517 F.2d 687
UNITED STATES of America, Plaintiff-Appellant,
CENTRAL GULF STEAMSHIP CORPORATION and Robert H. Wall, Inc.,
UNITED STATES of America, Plaintiff-Appellant,
ROBERT H. WALL, INC., and Central Gulf Steamship
United States Court of Appeals,
Aug. 13, 1975.
Gerald J. Gallinghouse, U. S. Atty., John R. Schupp, Asst. U. S. Atty., New Orleans, La., Anthony W. Gross, Admiralty & Shipping Section, Dept. of Justice, Ronald R. Glancz, Walter H. Fleischer, Dept. of Justice, Washington, D. C., for the U. S.
Robert R. Acomb, Jr., John R. Peters, Jr., New Orleans, La., Ragan & Mason, Washington, D. C., for defendants-appellees.
Appeal from the United States District Court for the Eastern District of Louisiana.
Before RIVES, GOLDBERG and MORGAN, Circuit Judges.
Shipments of wheat flour through southern ports sometimes become infested by various species of weevils, and responsibility for the resulting damage often depends upon whether the shipper or the carrier must bear the burden of proof.1 The present appeal was argued and submitted March 14, 1973, three weeks after another panel of the Court had heard United States v. Lykes Bros. Steamship Co., supra. Decision of this appeal awaited disposition of Lykes Bros. and the filing of supplemental briefs written in the light of the Lykes Bros. opinion. After careful consideration, we conclude that the judgment of the district court should be vacated and the case remanded for further proceedings, findings, and entry of judgment in accordance with the Lykes Bros. opinion (511 F.2d at 224, 225).
The statement of facts by the district court (340 F.Supp. 473) permits a brief summary here. All pertinent events occurred in the year 1964. The flour was milled in June at Kansas City, Kansas, by Flour Mills of America; was shipped by rail from Kansas City on June 24 and 27 and July 2, and was unloaded and delivered to Gulf Steamship Corporation between June 30 and July 9. Dock receipts for the 46 cars of flour were signed by Central Gulf's agent, John A. Merritt & Co. As to 26 cars, the receipts noted no exceptions. As to the other 20 cars, 28 bags from 3 cars were rejected for wetness, 29 bags from 12 cars were found to be torn, and were "recoopered" (resewed) without loss of contents. Other exceptions were noted as to bag count. There were no exceptions or notations regarding infestation. Of course, an inspection of this kind is not conclusive but is " 'evidence only of apparent or external good condition'." 340 F.Supp. at 482; see 511 F.2d at 223.
The record presents a question as to whether the United States met its "considerable burden of going further to prove actual condition." 511 F.2d at 224. Six pages of the Government's original brief (pp. 7-13) are filled with a recital of the inspections and precautions employed at the Kansas City Mill in preparation of the railroad cars, in sealing and fumigating the cars after loading, and in carrying out programs of cleanliness and for the prevention of infestation. This evidence was not controverted.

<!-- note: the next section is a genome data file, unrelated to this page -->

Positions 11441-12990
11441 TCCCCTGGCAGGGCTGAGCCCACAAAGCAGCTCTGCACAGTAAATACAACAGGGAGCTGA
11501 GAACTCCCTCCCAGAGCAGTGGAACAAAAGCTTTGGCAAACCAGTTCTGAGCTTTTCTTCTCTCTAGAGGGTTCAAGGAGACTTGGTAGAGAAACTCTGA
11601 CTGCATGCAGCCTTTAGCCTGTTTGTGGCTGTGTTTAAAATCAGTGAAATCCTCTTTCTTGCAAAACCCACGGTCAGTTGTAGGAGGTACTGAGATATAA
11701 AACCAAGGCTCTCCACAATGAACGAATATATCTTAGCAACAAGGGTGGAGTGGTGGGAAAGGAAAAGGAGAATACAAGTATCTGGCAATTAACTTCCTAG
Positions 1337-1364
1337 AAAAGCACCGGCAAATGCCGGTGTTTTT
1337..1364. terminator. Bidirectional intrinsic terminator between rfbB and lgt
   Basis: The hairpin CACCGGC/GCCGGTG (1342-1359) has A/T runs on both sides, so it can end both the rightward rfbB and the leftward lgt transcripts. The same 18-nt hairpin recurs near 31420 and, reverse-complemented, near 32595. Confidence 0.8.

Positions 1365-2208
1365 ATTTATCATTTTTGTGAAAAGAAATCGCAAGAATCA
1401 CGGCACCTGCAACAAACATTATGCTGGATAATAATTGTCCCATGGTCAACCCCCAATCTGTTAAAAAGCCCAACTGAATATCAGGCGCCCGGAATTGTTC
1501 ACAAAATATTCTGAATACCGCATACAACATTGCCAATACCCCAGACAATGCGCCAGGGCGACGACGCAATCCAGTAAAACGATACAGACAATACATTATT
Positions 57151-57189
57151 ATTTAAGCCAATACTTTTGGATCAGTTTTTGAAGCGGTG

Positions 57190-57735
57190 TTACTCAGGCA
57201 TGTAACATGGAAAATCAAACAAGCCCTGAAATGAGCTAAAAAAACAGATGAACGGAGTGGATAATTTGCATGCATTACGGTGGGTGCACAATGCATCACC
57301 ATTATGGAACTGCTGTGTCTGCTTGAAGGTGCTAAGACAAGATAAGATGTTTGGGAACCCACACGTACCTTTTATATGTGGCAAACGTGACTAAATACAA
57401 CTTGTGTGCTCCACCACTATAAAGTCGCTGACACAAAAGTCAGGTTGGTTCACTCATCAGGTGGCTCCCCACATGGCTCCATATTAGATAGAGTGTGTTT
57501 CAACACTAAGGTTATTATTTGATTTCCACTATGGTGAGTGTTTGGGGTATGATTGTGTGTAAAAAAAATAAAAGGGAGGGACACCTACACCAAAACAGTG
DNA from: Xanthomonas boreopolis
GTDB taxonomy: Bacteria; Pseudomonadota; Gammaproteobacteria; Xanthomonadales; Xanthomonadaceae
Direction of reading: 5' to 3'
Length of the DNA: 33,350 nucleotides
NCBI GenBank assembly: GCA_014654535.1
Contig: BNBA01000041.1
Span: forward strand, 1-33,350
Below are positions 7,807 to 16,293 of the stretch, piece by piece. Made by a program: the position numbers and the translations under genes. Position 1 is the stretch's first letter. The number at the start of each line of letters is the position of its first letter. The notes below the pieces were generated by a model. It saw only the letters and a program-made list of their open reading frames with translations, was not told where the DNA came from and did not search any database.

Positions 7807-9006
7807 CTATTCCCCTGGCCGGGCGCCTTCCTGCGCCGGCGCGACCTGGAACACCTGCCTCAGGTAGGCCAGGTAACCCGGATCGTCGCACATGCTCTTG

However, the district court drew inferences from the estimated life cycle of the weevils, the extent and thoroughness of the infestation on August 11 when Central Gulf for the first time after taking custody inspected the flour, and from other circumstances described in its opinion, and concluded that "these facts * * * establish that the flour was in all probability infested when it was received by Central Gulf." 340 F.Supp. at 483. We cannot say that such a conclusion based upon such evidence is clearly erroneous. McAllister v. United States, 1954, 348 U.S. 19, 24, 25, 75 S.Ct. 6, 99 L.Ed. 20.
There remains, however, the carrier's continuing obligation to care for the flour while in its custody, as to which the district court held:
"The government also alleged that Central Gulf did not take as many precautions as it should have taken because it failed to conduct inspections while the flour was in its custody. Although Boles testified that an examination of the flour on at least a weekly basis was necessary to provide for an early discovery of any infestation, he was unable to say when the instant infestation began or if regular inspections would have prevented its spread. If early discovery of the infestation is the key to the government's case, they should bear the loss since Woody, one of their agents, observed the infestation several days before he did anything about it."
340 F.Supp. at 483-484.
That holding was not made in accordance with the standards expressed in Lykes Bros., supra. We therefore vacate the district court's holding, along with the judgment, and remand the case for further proceedings, findings and entry of judgment in accordance with the Lykes Bros. opinion (511 F.2d at 224, 225).
Vacated and remanded.
E. g.: United States Shipping Board v. Texas Star Flour Mills, 5 Cir. 1926, 12 F.2d 9 (Galveston); United States v. Central Gulf Steamship Corporation, E.D.La.1970, 321 F.Supp. 945, aff'd, 456 F.2d 1281 (5 Cir. 1972 (New Orleans); United States v. Lykes Bros. Steamship Co., E.D.Tex.1971, 339 F.Supp. 1223, vacated and remanded, 511 F.2d 218 (5 Cir. 1975) (Houston); and the present case, United States v. Central Gulf Steamship Corporation, E.D.La.1972, 340 F.Supp. 473 (Pensacola)